June 2006
Volume 6, Issue 6
Vision Sciences Society Annual Meeting Abstract  |   June 2006
Neural activity in areas LIP and MT during rapid covert shifts of attention
Author Affiliations
  • Todd M. Herrington
    Harvard Medical School, Department of Neurobiology
  • John A. Assad
    Harvard Medical School, Department of Neurobiology
Journal of Vision June 2006, Vol.6, 747. doi:https://doi.org/10.1167/6.6.747
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      Todd M. Herrington, John A. Assad; Neural activity in areas LIP and MT during rapid covert shifts of attention. Journal of Vision 2006;6(6):747. https://doi.org/10.1167/6.6.747.

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      © ARVO (1962-2015); The Authors (2016-present)

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How fast can visual selective attention be shifted in the absence of eye movements? We studied primate areas LIP and MT during covert shifts of attention between visual targets, while simultaneously measuring the behavioral time course of the attentional shift.

Monkeys were trained to detect a 50-ms duration speed increase at one of two patches of coherently moving dots. A cue at the fixation point indicated which patch was more likely to change. The cue was valid on 85% of trials. Critically, on 40% of trials the cue switched at an unpredictable time to indicate that the previously uncued patch was now cued.

Detection performance at the cued patch was characterized by improved accuracy (67% vs. 37%, p << 0.0001) and decreased reaction times (462 vs. 474 ms, p << 0.0001). On switch trials, the monkey rapidly switched attention around the time of the switch cue. Surprisingly, this behavioral switch was first evident for speed changes occurring immediately before the switch cue itself, consistent with visual buffering of the target stimuli akin to iconic memory.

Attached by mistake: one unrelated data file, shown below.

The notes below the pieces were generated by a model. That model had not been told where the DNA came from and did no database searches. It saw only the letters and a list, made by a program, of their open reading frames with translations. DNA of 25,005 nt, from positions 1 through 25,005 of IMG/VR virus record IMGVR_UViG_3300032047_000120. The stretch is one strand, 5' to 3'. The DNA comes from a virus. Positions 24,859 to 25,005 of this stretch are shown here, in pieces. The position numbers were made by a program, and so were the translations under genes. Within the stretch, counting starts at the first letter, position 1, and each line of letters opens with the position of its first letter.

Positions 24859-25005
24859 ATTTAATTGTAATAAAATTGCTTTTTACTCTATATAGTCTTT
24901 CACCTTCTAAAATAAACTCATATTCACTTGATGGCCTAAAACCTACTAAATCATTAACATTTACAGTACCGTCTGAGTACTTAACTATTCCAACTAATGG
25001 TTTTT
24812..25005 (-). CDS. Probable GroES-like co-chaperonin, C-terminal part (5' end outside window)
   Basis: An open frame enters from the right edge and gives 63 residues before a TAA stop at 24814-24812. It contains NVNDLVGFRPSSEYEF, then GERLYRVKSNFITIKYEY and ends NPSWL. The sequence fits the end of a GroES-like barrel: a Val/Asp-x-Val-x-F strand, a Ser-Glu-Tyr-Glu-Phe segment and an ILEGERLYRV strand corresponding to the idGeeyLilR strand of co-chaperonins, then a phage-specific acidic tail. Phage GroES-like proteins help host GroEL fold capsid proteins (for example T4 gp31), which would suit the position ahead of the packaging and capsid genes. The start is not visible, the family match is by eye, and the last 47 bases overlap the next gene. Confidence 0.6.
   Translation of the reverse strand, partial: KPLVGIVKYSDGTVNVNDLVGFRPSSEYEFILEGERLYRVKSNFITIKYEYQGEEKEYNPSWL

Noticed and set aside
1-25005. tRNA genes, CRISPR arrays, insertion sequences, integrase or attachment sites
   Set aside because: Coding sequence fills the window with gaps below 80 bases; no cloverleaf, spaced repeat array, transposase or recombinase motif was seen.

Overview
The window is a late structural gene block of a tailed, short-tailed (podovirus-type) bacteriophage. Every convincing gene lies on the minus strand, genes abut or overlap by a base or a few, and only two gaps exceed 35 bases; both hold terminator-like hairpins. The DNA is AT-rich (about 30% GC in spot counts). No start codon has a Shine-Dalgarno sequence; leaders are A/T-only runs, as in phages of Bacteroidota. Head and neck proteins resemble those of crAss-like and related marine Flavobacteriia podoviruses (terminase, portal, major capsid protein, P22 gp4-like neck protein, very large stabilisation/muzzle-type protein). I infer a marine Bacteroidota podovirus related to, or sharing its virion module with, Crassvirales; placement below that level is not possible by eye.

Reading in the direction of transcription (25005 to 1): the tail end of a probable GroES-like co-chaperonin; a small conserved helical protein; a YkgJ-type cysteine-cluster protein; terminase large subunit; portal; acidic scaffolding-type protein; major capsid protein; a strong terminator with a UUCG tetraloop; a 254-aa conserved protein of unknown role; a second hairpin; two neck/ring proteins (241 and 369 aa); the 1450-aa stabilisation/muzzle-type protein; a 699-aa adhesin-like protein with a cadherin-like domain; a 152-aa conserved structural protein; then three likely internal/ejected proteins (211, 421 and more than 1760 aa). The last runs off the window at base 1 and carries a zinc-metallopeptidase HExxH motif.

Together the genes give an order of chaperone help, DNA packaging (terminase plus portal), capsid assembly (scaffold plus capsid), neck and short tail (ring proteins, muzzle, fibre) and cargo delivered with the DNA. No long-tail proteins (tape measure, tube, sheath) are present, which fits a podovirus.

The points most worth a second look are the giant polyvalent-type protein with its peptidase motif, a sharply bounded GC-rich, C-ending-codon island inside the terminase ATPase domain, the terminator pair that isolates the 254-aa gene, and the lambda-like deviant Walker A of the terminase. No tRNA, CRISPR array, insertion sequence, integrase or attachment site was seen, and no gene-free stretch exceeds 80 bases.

The responses of LIP and MT neurons were enhanced by attention. In both neural populations the attentional modulation switched at ∼200 ms after the switch cue. Comparing the neuronal attentional switch time with the visual response to the target speed change, we observed that the attentional switch was sufficiently fast to interact with a simultaneously presented speed change. This may represent a neural correlate of the behaviorally evident visual buffer.

Herrington, T. M. Assad, J. A. (2006). Neural activity in areas LIP and MT during rapid covert shifts of attention [Abstract]. Journal of Vision, 6(6):747, 747a, http://journalofvision.org/6/6/747/, doi:10.1167/6.6.747. [CrossRef]

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